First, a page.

Jacob's Room is a novel by English author Virginia Woolf who also wrote A Room of One's Own and The Voyage Out. Jacob's Room, published in 1922, is the first of her novels to be issued by the Hogarth Press which she founded with her husband Leonard Woolf in their home in Richmond.
The novel attempts to evoke the inner life of Jacob Flanders (actually based on the character of Virginia Woolf's brother Thoby), and his social happenings during the first decade and a half of the twentieth century.
At the beginning, Jacob is discovered wandering on a Cornish beach away from his mother who is recently widowed. Many related impressionistic scenes evolve and capture the thoughts of the characters – some workings of the now known "stream of consciousness." There are also many brief descriptions of the surrounding landscapes that provide quality poetry with the flow of inner thoughts.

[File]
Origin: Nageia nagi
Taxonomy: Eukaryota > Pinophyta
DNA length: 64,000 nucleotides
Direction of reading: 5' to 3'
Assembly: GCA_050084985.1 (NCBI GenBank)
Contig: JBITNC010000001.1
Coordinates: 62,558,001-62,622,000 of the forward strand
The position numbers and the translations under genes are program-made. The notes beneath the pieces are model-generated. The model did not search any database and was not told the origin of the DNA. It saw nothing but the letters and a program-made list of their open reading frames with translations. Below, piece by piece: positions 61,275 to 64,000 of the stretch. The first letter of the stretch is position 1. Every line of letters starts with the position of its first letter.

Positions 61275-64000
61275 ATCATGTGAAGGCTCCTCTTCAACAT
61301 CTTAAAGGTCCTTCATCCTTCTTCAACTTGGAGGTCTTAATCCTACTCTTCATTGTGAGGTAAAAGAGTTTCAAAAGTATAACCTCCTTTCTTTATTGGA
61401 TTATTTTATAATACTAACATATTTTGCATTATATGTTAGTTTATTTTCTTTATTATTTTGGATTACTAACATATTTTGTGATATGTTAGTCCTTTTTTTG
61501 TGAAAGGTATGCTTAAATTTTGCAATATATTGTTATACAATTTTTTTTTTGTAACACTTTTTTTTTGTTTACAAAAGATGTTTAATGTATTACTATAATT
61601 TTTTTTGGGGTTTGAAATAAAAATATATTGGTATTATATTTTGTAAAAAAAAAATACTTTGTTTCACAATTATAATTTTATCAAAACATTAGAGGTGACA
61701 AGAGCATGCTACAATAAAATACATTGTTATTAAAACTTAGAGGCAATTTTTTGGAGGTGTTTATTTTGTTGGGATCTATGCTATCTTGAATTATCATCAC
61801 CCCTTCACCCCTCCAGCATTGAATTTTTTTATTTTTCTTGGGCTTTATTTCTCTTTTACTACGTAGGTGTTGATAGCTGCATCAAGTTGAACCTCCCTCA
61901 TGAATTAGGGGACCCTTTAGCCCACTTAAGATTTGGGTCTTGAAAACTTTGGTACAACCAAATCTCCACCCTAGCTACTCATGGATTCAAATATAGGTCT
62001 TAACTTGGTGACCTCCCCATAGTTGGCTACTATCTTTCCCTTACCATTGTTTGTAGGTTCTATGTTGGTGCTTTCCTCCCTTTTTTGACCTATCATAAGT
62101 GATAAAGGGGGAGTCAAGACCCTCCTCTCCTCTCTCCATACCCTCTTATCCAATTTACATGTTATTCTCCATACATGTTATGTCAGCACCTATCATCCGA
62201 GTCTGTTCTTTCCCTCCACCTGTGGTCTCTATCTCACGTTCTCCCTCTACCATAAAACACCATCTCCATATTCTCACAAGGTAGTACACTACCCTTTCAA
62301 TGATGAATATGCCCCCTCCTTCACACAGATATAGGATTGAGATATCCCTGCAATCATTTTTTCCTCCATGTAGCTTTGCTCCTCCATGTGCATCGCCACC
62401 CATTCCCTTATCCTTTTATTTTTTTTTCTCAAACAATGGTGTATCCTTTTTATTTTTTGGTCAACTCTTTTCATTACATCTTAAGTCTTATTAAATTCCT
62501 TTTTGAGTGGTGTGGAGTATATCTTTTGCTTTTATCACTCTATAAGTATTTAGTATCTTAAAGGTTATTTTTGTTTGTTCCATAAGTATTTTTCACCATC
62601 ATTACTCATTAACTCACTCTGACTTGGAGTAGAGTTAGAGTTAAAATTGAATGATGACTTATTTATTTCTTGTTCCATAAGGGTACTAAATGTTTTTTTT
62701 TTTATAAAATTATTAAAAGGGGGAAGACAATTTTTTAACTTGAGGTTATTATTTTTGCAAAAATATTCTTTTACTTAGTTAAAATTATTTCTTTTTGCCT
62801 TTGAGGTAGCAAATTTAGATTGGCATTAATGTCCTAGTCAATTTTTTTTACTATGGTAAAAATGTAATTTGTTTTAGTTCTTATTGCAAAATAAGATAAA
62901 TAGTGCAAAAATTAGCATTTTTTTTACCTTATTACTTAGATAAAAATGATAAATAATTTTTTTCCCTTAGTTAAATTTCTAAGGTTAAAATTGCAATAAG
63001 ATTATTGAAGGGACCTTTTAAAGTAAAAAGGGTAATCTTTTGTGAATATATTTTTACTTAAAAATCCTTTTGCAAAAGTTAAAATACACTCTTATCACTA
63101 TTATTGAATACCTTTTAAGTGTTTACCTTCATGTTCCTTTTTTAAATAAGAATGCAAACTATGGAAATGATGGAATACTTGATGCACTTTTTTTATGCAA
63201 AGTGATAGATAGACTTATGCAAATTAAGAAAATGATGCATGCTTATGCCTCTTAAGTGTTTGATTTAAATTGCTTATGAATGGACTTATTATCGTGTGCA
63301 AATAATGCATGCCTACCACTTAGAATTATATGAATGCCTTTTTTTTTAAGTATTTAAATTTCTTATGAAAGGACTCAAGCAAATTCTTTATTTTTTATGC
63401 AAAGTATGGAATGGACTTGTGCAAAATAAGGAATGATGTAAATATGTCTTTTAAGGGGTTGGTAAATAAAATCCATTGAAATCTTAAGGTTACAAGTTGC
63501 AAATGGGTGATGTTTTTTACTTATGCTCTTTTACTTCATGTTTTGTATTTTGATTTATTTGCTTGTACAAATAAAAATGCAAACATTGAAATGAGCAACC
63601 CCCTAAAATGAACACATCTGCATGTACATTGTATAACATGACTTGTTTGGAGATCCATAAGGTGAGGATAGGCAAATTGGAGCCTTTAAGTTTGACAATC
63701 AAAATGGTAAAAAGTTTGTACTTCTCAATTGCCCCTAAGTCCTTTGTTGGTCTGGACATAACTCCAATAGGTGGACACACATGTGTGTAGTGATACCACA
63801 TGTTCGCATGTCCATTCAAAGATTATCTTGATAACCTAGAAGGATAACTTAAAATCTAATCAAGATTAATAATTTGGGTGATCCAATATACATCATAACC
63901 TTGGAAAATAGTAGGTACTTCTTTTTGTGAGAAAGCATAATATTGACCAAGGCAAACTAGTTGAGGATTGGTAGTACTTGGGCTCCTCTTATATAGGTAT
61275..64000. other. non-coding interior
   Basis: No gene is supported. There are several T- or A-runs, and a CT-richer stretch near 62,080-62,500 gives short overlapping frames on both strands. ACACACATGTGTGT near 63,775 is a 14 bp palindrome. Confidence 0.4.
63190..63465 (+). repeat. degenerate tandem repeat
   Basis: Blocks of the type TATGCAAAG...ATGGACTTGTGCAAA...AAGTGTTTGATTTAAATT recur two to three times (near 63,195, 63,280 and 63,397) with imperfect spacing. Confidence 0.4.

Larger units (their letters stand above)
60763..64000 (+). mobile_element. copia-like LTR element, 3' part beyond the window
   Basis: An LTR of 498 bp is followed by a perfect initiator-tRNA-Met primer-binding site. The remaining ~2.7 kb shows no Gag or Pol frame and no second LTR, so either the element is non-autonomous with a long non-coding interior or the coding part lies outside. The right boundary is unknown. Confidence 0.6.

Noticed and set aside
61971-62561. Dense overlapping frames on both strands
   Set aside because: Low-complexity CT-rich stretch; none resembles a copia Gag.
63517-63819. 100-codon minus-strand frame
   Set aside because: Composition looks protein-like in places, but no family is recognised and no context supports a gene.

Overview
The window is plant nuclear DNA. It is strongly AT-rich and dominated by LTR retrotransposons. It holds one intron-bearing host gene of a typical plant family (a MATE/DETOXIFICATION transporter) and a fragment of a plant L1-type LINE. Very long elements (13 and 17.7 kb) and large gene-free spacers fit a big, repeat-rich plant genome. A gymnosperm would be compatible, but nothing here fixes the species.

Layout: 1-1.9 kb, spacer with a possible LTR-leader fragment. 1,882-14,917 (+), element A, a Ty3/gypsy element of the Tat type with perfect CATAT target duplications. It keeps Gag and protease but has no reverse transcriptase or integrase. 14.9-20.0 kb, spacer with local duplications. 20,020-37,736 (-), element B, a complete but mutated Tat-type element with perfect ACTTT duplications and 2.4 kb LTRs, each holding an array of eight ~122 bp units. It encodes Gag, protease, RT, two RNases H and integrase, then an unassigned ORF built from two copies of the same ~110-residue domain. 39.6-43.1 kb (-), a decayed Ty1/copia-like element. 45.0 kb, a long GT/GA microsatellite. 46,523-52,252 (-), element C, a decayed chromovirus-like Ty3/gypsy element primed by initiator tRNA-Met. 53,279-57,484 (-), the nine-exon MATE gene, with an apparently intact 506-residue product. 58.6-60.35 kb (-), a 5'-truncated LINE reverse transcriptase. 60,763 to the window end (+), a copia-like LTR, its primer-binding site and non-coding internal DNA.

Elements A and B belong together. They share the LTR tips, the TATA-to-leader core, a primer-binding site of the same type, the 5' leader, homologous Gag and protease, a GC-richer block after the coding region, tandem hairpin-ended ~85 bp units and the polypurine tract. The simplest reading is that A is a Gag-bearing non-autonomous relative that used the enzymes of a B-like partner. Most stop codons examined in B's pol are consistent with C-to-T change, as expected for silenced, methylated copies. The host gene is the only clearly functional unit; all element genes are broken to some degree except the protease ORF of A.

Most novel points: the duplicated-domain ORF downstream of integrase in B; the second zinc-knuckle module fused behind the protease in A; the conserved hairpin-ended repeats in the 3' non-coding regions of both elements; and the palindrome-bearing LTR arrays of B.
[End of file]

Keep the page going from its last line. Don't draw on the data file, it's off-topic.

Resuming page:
After Cambridge, Jacob is seen with his mistress at social gatherings in London, as well as abroad at Versailles and in Athens, including a visit to the Acropolis.
The novel ends during World War I as Jacob dies and two friends visit his room in Bloomsbury to assist in disposing his possessions. The novel received a mixture of reviews. Some critics attacked it for its lack of plot while T.S. Eliot praised it.
Jacob's Room represents Virginia Woolf's first move towards experimentation.